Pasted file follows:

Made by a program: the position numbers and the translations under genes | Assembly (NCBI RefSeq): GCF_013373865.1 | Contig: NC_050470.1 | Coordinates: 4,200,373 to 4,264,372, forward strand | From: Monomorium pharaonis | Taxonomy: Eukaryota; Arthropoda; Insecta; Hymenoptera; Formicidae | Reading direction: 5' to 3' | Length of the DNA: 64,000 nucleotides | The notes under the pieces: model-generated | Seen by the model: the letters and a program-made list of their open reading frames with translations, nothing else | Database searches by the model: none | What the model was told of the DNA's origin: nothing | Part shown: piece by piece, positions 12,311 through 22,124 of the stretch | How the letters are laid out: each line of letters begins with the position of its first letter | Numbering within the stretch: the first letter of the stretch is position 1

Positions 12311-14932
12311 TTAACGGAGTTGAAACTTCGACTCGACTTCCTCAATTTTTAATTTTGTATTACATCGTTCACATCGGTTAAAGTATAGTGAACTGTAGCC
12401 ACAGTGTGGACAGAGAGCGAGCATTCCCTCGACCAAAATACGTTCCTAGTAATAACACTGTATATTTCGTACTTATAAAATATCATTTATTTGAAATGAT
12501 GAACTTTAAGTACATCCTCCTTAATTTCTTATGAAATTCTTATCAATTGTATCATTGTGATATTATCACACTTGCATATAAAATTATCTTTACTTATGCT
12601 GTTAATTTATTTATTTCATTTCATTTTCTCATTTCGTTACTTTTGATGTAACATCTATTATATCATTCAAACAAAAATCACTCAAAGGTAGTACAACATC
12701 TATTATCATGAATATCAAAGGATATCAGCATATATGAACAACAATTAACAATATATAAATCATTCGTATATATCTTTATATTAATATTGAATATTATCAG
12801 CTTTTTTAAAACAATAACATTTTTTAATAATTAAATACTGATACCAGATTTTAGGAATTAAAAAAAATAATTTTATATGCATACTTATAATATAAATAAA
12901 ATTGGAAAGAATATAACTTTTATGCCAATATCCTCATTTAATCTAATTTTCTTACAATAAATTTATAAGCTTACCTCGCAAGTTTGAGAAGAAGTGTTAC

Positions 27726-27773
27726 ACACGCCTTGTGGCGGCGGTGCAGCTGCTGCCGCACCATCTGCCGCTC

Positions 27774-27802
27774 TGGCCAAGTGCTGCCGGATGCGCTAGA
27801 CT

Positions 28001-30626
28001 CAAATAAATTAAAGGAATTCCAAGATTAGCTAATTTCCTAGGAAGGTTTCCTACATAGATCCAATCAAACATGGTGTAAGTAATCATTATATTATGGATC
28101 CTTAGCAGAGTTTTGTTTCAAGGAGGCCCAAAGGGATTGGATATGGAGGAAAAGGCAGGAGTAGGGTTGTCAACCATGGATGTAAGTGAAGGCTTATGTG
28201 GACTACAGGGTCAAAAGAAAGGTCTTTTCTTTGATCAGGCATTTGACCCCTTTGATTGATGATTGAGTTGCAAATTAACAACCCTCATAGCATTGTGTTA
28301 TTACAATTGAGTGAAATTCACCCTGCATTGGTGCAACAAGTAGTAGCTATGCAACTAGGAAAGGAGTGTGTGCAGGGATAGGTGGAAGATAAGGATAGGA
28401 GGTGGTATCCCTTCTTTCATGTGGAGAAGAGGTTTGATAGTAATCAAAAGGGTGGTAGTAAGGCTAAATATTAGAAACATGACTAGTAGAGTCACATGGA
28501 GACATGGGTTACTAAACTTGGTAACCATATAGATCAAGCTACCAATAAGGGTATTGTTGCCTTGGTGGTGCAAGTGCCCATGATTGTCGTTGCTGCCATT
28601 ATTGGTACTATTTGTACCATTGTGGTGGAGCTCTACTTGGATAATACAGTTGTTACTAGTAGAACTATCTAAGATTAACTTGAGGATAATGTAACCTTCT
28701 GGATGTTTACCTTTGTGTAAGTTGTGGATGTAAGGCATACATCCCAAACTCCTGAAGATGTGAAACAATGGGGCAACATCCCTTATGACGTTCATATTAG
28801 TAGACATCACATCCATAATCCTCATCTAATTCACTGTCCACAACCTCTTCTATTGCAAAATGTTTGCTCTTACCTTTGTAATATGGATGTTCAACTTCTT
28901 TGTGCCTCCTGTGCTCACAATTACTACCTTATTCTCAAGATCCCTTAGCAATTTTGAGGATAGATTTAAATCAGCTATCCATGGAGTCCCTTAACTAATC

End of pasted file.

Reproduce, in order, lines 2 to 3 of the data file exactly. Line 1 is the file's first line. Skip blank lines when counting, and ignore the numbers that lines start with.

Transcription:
Positions 12311-14932
12311 TTAACGGAGTTGAAACTTCGACTCGACTTCCTCAATTTTTAATTTTGTATTACATCGTTCACATCGGTTAAAGTATAGTGAACTGTAGCC